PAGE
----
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Does exposure to bentonite dust during tunnel hyperbaric interventions increase health risks for compressed air workers? A prospective qualitative and quantitative safety assessment

Introduction: The mining and tunneling industries are historically associated with hazardous exposures that result in significant occupational health concerns. Occupational respiratory exposures causing pneumoconiosis and silicosis are of great concern, silicosis being non-curable. This work demonstrates that compressed-air workers (CAWs) performing tunnel hyperbaric interventions (HIs) may be at risk for hazards related to bentonite exposure, increasing the likelihood of developing harmful illnesses including cancer. Bentonite dust inhalation may result in respiratory levels of silica exceeding acceptable industrial hygiene standards.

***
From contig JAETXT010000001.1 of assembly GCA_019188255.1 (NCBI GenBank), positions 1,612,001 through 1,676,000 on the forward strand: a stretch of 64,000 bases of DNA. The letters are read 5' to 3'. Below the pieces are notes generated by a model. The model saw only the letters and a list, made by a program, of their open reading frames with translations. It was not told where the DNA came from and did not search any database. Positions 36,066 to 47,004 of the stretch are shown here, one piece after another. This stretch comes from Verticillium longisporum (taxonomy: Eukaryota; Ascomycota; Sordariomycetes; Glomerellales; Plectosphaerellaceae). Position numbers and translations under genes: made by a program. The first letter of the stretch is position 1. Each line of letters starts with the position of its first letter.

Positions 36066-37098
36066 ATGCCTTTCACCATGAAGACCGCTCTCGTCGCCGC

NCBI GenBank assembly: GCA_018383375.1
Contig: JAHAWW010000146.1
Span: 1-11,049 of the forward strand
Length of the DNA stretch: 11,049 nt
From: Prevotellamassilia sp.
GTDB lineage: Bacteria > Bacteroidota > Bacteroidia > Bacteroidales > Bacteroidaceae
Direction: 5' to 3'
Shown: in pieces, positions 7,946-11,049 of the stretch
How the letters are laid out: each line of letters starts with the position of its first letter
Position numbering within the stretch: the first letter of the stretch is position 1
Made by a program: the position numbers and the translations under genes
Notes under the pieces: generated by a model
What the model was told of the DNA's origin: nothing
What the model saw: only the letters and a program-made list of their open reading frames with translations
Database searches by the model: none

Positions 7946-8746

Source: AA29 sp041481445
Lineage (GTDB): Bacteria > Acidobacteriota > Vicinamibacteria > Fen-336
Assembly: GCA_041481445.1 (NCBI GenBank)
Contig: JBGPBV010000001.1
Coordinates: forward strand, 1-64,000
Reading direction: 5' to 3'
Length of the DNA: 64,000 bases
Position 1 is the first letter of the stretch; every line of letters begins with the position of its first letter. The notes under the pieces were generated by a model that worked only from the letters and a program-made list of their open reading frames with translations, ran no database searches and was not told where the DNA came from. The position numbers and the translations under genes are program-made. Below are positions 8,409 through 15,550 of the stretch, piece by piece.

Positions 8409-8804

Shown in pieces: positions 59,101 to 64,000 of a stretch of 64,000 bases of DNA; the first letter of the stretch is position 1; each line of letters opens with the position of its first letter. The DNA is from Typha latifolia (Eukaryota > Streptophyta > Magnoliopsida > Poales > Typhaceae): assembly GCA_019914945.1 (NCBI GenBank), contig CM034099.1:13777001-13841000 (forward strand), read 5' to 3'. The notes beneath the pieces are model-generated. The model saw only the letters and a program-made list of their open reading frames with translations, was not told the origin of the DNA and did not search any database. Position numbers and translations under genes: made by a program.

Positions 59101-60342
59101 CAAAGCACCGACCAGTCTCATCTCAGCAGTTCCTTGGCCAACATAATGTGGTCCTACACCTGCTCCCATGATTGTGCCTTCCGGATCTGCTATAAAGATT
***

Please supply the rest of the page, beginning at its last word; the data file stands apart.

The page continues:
Methods: A qualitative observational exposure assessment was conducted on CAWs while they were performing their HI duties. This was followed by quantitative data collection using personal and area air sample techniques. The results were analyzed and interpreted using standard industrial hygiene principles and guidelines from NIOSH and OSHA.

Results: Our work suggests bentonite dust exposure may be an emerging particulate matter concern among CAWs in the tunneling industry. Aerosolized bentonite particles may have potential deleterious effects that include pneumoconiosis and silicosis. Silicosis can result in the development of pulmonary carcinoma.

Conclusions: The modern tunneling industry and required hyperbaric interventional tasks represent a potential public health and occupational concern for CAWs. This paper introduces the modern tunneling industry and the duties of CAWs, the hazardous environment in which they perform their duties, and describes the risks and potential harmful health effects associated with these hazardous exposures.